While Sea World asserts that dorsal fin collapse “isn’t an indicator of the animal’s health or well-being,” it doesn’t occur in nearly the same frequency in the wild as it does in captivity. This certainly isn’t normal. After the 1989 Exon Valdez oil spill, two male orcas that had been exposed to the oil exhibited fin collapse, and subsequently died. In 2002, a stranded male orca in Washingtondeveloped fin collapse after three days. However, being released and resuming a normal swimming pattern, the animal’s fin regained its erect position. So what does all this say about whether these animals should be held in captivity?


1. Dave Ellifrit & Astrid van Ginneken, MD, PhD Interview at the Center for Whale Research in WA
3. National Marine Fisheries Service Northwest Regional Office (August 2005). “Proposed Conservation Plan for Southern Resident Killer Whales (Orcinus orca)

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Killing Taiji Dolphins is Anything But Painless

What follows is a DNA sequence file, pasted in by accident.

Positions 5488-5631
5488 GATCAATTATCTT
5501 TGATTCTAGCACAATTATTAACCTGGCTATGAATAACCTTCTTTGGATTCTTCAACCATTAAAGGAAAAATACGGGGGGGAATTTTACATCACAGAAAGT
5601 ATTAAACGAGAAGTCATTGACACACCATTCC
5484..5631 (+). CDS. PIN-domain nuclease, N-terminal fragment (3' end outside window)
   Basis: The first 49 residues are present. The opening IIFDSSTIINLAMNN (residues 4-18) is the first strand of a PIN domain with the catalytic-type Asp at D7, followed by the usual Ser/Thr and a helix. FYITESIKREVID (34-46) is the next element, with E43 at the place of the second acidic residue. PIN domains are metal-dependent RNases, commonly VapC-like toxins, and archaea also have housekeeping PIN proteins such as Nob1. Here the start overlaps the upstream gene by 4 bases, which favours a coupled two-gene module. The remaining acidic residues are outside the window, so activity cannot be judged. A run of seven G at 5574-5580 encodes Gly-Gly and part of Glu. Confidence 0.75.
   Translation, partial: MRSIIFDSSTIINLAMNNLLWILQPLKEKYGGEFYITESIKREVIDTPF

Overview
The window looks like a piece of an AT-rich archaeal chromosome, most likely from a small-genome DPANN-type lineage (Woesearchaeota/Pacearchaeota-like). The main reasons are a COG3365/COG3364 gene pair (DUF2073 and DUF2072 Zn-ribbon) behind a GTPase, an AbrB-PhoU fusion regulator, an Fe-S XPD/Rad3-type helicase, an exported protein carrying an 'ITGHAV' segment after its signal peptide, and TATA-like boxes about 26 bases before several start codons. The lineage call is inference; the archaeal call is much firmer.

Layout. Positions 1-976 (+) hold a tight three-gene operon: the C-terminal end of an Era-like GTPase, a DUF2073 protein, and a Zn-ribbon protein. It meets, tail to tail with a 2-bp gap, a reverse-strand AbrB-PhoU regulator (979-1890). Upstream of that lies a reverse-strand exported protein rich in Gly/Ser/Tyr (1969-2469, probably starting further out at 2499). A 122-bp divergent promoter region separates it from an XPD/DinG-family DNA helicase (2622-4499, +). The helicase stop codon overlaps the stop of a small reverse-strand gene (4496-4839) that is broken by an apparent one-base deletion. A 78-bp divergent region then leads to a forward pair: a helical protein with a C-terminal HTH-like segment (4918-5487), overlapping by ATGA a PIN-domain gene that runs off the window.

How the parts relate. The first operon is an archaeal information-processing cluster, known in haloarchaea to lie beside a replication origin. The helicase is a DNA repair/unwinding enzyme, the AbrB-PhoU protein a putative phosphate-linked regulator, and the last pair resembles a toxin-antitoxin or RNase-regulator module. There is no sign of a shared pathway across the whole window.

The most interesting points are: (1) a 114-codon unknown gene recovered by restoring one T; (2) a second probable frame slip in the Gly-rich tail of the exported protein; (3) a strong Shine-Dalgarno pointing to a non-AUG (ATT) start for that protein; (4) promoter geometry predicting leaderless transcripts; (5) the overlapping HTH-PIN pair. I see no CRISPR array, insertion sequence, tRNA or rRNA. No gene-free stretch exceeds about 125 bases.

Approximately 20,000 dolphins, porpoises, and small whales are slaughtered each year in Taiji, Japan. Beginning on September 1, the hunting season runs through the end of March of the following year. Hidden from the public, these animals are mercilessly stabbed, and are left to thrash around until they die. The “lucky” ones are sentenced to a life in captivity. Note that we are only 2 months into the hunting season, and already approximately 100 innocent animals have died. This number would be higher, but opposing weather forces have allowed pods of dolphins to thwart their killers. For more information on these killings, click HERE. And for those of you who who still find it hard to believe that people could be so cruel to innocent beings such as dolphins, here is real footage showing just how agonizing their deaths are. For many dolphins, it can take up to ten minutes to finally escape the horror, as they writhe around, desperately trying to escape. There aren’t enough words to express how atrocious this is. “The horror of lying on your side, out of the water, having trouble breathing, hearing the sounds of your podmates as they’re slaughtered.” (Hardy founder)